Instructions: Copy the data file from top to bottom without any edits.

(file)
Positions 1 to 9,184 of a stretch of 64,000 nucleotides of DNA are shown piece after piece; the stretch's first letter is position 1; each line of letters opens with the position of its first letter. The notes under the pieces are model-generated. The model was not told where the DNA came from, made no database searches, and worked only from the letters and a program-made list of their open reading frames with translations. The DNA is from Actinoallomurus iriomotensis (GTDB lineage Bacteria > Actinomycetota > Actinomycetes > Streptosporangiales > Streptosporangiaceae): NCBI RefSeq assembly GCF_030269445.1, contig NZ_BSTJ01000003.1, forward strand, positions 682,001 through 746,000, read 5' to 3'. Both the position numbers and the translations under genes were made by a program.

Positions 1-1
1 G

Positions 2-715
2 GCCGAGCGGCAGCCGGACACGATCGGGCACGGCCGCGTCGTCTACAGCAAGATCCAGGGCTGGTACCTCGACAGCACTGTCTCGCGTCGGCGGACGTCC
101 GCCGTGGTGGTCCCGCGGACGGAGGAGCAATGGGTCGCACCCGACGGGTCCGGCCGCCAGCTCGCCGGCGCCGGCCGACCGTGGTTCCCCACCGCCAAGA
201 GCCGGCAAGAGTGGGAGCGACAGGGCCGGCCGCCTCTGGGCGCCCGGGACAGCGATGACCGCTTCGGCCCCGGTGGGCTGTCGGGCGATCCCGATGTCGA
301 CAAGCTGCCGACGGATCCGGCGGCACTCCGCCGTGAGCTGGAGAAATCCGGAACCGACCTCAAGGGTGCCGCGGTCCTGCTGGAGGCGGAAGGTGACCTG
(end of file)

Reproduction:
Positions 1 to 9,184 of a stretch of 64,000 nucleotides of DNA are shown piece after piece; the stretch's first letter is position 1; each line of letters opens with the position of its first letter. The notes under the pieces are model-generated. The model was not told where the DNA came from, made no database searches, and worked only from the letters and a program-made list of their open reading frames with translations. The DNA is from Actinoallomurus iriomotensis (GTDB lineage Bacteria > Actinomycetota > Actinomycetes > Streptosporangiales > Streptosporangiaceae): NCBI RefSeq assembly GCF_030269445.1, contig NZ_BSTJ01000003.1, forward strand, positions 682,001 through 746,000, read 5' to 3'. Both the position numbers and the translations under genes were made by a program.

Positions 1-1
1 G

Positions 2-715
2 GCCGAGCGGCAGCCGGACACGATCGGGCACGGCCGCGTCGTCTACAGCAAGATCCAGGGCTGGTACCTCGACAGCACTGTCTCGCGTCGGCGGACGTCC
101 GCCGTGGTGGTCCCGCGGACGGAGGAGCAATGGGTCGCACCCGACGGGTCCGGCCGCCAGCTCGCCGGCGCCGGCCGACCGTGGTTCCCCACCGCCAAGA
201 GCCGGCAAGAGTGGGAGCGACAGGGCCGGCCGCCTCTGGGCGCCCGGGACAGCGATGACCGCTTCGGCCCCGGTGGGCTGTCGGGCGATCCCGATGTCGA
301 CAAGCTGCCGACGGATCCGGCGGCACTCCGCCGTGAGCTGGAGAAATCCGGAACCGACCTCAAGGGTGCCGCGGTCCTGCTGGAGGCGGAAGGTGACCTG